Scheduling an Elective Early Delivery Is a Bad Idea

Consumer Reports' "What to Reject When You're Expecting" includes some surprises.

There’s a ton of on-target information for pregnant women in this Consumer Reports guide to “What to Reject When You’re Expecting”—including smart advice on why you probably shouldn’t bother getting ultrasounds after 24 weeks of gestation, why you should at least consider a vaginal birth after a caesarean, and why an early epidural may only slow the birth process down.

But for me, the real eye-opener was information on why scheduling an elective early delivery is probably a bad idea. (Births at 37 and 38 weeks rose by 45 percent between 1990 and 2007, while full-term births dropped by 26 percent.) The author reports on new research showing that contrary to conventional wisdom, a helluva lot goes on with your baby in the last few days before the standard 39-week delivery mark: Full-term babies have fewer breathing problems, are less likely to need neonatal intensive care, are less likely to have jaundice and cerebral palsy, have learning advantages, and have a higher rate of survival, among other pluses, than those born at the 37- or 38-week marks.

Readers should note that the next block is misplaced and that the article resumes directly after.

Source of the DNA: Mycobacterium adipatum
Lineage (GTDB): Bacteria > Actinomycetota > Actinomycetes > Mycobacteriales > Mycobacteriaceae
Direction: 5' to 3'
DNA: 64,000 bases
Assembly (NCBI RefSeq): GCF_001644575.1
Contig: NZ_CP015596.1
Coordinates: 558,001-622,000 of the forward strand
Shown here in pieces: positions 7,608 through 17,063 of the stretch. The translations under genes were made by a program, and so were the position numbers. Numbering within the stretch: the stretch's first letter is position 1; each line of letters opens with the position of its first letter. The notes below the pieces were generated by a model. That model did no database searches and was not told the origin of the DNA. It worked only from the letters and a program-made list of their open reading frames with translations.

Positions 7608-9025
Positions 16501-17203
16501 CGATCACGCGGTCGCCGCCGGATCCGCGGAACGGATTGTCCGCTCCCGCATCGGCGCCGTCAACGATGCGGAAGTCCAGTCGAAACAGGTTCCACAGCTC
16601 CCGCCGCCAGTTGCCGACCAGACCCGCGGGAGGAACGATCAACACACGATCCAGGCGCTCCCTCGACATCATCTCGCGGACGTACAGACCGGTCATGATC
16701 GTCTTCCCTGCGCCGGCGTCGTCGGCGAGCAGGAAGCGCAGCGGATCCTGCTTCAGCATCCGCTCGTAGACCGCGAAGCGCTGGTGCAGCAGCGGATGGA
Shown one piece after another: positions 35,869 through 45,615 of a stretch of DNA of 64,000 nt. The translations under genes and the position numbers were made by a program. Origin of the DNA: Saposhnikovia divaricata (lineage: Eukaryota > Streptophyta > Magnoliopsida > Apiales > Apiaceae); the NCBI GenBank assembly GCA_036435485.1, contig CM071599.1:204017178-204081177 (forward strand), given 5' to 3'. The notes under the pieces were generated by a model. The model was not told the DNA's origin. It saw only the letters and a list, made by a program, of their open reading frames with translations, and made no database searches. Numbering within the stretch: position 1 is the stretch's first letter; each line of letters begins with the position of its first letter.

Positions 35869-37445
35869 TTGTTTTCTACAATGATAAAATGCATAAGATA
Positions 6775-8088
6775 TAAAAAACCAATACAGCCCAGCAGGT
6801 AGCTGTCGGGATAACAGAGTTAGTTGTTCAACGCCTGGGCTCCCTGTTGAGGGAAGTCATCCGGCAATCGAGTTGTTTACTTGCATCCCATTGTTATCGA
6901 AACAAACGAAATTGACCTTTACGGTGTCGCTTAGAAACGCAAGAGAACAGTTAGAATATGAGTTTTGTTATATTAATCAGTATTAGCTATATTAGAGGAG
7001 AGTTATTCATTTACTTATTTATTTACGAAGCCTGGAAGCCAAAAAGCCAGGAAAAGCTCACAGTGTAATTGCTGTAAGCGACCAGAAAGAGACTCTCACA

March of Dimes spokeswoman Diane Ashton calls the new research “eye-opening.” And in another surprise, the moms of babies who go the full 39 weeks are less likely to suffer from post-partum depression. Of course, some complications make early delivery the best choice. But if you’re scheduling merely for convenience, you might want to stay the distance, for your sake and your baby’s, too.